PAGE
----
Home https://server7.kproxy.com/servlet/redirect.srv/sruj/smyrwpoii/p2/ World https://server7.kproxy.com/servlet/redirect.srv/sruj/smyrwpoii/p2/ Celeb plastic surgeon says the disease in breast implants is real

Celeb plastic surgeon says the disease in breast implants is real

An “influencer” surgeon with millions of followers on social media calls the medical community over what he considers painful myths about breast implants.

For some, it is a dream to have their breasts enlarged. For others, this dream is slowly becoming a nightmare – in the form of a mysterious disease called “breast implant disease” (BII).

Now, Dr. Anthony Youn, a Detroit-based plastic surgeon with a follow-up of 4.6 million on TikTok, expressed his position in the controversial debate over a disease that some doctors say does not exist.

In an Instagram “wheel” shared Tuesday night, Youn held a silicone implant in one hand while pointing to the various symptoms that “Bre * st Implants cause”

;, written in the text above the video: “Not in all, but in some. BII is genuine. ”

For those suffering from BII, the symptoms may not appear for months after surgery and tend to show up slowly when they do. Pain, inflammation, skin rash, hair loss, brain fog, joint pain, digestive problems and fatigue are all symptoms that are often reported by those who believe they are experiencing BII.

Many doctors have – despite desperate pleas from sick patients – said that BII is not real and that their symptoms must stem from problems unrelated to their implants.

However, Youn breaks ranks with the medical institute.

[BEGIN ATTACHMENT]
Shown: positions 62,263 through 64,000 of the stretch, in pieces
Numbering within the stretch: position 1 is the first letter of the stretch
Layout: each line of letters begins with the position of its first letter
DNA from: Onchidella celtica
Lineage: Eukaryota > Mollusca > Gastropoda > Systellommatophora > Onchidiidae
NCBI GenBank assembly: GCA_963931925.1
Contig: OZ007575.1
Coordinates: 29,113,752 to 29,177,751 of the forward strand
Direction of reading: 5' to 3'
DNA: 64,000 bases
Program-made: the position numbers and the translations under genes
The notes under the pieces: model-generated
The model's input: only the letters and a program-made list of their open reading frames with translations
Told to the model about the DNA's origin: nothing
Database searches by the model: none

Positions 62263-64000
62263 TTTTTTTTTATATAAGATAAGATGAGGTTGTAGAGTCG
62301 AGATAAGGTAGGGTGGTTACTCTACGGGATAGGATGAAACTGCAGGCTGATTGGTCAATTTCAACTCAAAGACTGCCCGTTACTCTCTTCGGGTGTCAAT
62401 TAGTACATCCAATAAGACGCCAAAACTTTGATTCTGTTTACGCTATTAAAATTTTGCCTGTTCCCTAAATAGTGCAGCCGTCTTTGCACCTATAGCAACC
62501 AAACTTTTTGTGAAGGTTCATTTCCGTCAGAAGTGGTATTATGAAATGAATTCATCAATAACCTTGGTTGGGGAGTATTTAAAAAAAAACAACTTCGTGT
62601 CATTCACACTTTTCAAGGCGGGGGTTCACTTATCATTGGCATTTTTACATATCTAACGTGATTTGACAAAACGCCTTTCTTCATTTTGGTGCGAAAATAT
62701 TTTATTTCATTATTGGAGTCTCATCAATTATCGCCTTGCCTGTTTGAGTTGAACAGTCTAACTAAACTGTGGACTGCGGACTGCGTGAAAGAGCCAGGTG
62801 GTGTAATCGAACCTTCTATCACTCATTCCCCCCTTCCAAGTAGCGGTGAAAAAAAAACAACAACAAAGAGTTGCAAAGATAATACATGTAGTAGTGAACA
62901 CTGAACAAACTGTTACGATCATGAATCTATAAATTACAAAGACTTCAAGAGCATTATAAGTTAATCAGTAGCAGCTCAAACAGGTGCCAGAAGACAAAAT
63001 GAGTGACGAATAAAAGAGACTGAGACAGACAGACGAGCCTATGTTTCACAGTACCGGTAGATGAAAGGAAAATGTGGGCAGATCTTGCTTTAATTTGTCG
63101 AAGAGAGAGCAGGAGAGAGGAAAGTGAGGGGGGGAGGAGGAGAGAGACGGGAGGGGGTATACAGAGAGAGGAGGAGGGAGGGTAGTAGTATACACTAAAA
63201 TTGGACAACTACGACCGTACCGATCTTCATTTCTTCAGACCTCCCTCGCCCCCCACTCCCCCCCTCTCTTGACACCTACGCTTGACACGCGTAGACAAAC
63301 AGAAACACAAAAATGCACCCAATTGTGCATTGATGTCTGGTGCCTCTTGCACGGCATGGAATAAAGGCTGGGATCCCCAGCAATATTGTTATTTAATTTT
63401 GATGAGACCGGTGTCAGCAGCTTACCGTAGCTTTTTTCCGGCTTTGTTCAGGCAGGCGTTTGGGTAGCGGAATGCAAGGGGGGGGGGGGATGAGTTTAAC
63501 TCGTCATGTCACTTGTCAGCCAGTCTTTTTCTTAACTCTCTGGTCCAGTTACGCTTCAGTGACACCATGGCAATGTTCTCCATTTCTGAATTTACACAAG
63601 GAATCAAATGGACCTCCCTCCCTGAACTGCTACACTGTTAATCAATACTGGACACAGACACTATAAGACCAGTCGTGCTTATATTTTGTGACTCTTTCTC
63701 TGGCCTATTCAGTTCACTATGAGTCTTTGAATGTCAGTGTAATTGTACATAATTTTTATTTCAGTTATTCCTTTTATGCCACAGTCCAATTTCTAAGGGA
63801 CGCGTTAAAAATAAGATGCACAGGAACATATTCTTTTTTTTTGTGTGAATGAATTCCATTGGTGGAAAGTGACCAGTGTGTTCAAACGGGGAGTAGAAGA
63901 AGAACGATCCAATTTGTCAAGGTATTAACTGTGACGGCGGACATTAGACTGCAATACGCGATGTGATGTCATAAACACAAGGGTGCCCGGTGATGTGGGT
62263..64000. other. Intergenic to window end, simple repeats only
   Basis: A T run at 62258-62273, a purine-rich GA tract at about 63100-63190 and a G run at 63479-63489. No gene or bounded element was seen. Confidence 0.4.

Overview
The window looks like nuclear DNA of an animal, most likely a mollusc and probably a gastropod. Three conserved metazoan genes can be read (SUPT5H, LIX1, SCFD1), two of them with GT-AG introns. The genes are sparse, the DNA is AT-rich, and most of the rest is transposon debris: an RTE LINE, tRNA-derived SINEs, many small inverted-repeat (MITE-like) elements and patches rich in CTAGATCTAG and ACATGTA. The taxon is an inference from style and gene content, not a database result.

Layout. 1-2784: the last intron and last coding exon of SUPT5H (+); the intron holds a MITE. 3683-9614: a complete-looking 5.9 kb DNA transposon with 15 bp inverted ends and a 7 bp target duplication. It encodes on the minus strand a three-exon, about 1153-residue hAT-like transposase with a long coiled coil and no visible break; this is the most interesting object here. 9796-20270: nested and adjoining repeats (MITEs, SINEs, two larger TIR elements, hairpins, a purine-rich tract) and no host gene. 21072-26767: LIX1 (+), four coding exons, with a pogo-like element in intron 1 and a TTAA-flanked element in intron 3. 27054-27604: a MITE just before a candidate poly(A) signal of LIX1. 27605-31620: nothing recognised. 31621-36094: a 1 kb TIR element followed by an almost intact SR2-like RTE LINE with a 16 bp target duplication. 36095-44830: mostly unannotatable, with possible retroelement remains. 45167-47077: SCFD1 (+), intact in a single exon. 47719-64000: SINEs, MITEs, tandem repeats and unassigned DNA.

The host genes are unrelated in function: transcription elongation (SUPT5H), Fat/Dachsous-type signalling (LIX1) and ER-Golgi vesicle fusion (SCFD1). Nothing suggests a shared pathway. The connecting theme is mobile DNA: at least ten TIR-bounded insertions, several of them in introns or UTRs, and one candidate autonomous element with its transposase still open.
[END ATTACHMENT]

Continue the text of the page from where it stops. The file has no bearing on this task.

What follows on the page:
“Breast implants can cause a combination of symptoms in some women, called BII,” he explained in the video. “Yes, I think it is REAL. But I also think that most women do well with implants. But certainly not all. ”

The condition is not technically medically recognized, as no studies have concluded that the procedure and the materials for implants could induce disease, leading to a stigma suggesting that these patients constituted it.

Nevertheless, many patients have chosen to go under the knife again and have their implants removed – an “explant” – as a result of the disease that left them feeling “poisoned”.

Youn’s supporters thank him for bringing more attention around the issue.

“I was so sick,” wrote one viewer. “BII almost killed me.”

“Thank you for being so REAL,” added another. “I’ve had many friends get theirs removed because of symptoms like these, and their original plastic surgeons comment that it probably doesn’t come from the implants (although they’ve had a complete reprocessing to rule out anything else).”

Refusing to suffer in silence, online forums, such as the private Facebook group for HealingBreastImplantIllness.com, which boasts nearly 145,000 members, have been formed to support those who believe they have BII.

As thousands have come forward with these unexplained symptoms, the Food and Drug Administration issued a broad statement in 2019 to manufacturers of medical devices that produce implants, calling for more thorough research into their products.

In 2020, the FDA conducted an update on their analysis of breast implants.

“While the FDA does not have conclusive evidence that breast implants cause these symptoms, current evidence supports that some patients experience systemic symptoms that can resolve when their breast implants are removed. The FDA is required to communicate information that the agency receives about systemic symptoms reported by patients with breast implants, ”the agency wrote.

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